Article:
President’s discretion to reject Gecom nominees not absolute, CJ rules

-says failure to give reasons could be challenged

President David Granger has discretion to reject an entire list of nominees for the post of Chairman of the Guyana Elections Commission (Gecom) as being unacceptable, but it is not “absolute,” according to Chief Justice Roxane George SC, who has also found that he is required to give reasons for his decision and his failure to do so already could be subject to judicial review.

“The submission of the list does not mean that the President is obliged to accept the list or the persons named in it. If the President is of the view that the list is deficient either in totality or in the names that have been included, he can exercise his discretion to deem the entire list unacceptable. He must, however, give reasons for so doing so that it is known why there was a rejection so that he could properly move to apply the proviso to article 161(2) which allows the appointment of persons from the judicial category only. While the President is immune from suit, his decisions and actions are not. Thus, whether in the exercise of his discretion there has been compliance with the Constitution is justiciable,” Justice George states in her written ruling on the interpretation of Article 161(2) of the Constitution, which was released on Monday, just over three months after the oral ruling was handed down.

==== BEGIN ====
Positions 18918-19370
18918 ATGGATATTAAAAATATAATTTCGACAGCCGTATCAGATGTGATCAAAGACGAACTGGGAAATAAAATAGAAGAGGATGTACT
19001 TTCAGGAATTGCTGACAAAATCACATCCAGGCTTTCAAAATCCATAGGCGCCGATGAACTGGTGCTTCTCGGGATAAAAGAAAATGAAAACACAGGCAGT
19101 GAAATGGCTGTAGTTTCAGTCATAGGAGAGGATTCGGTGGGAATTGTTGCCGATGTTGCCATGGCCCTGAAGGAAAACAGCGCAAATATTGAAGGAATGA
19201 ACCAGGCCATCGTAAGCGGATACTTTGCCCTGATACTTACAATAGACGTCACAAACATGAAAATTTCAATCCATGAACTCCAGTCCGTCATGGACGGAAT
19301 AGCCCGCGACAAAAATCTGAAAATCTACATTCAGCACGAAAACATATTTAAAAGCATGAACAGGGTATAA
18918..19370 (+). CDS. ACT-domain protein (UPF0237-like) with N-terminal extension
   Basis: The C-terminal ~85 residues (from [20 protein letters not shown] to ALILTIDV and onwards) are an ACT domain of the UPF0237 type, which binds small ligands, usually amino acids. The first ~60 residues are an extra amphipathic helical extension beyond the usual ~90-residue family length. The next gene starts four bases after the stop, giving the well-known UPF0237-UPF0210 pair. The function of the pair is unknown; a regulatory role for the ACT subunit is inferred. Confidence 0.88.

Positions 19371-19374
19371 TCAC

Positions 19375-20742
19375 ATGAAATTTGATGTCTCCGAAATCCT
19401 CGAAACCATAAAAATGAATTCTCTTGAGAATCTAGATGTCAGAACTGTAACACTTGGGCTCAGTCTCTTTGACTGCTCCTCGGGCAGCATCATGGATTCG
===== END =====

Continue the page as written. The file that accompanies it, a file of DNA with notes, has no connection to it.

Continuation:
She notes that a “commonsense approach” would be to choose whomever is acceptable but adds that the President can nevertheless exercise his discretion to reject the entire list as being unacceptable.

Chief Justice Roxane George SC

“It would be up to the President to determine whether he would choose a person who is eminently qualified even though no other person on the list is acceptable or whether he would reject the entire list. In making this determination, the President would perforce have to consider whether each person named is acceptable or not. Simply, where the President has determined that some persons on the list are unacceptable he is not obliged to select anyone else from the six names for appointment. Thus, if the President considers that one or more persons on the list is not a fit and proper person and therefore unacceptable, then he may decide to reject the entire list as being incomplete or restrictive, or he may decide to choose one of the persons if they qualify even though every person named in the list is not acceptable. Therefore the whole list need not be rejected,” she further states.

A decision by President Granger is being awaited on the latest list of six nominees, which was submitted by Opposition Leader Bharrat Jagdeo on August 25. Jagdeo’s two previous lists of nominees have been rejected by the president.

The latest nominees are Joe Singh, a retired Guyana Defence Force Major General, who previously held the post and is seen as the frontrunner for the appointment; former long-serving magistrate Krisndat Persaud; attorneys Teni Housty and Sanjeev Datadin; pilot and biodiversity advocate Annette Arjoon-Martins; and Adventist pastor and agriculturalist Onesi La Fleur.

It was the rejection of the first list that had prompted businessman Marcel Gaskin to move to the court for an interpretation of Article 161(2), which provides for the appointment.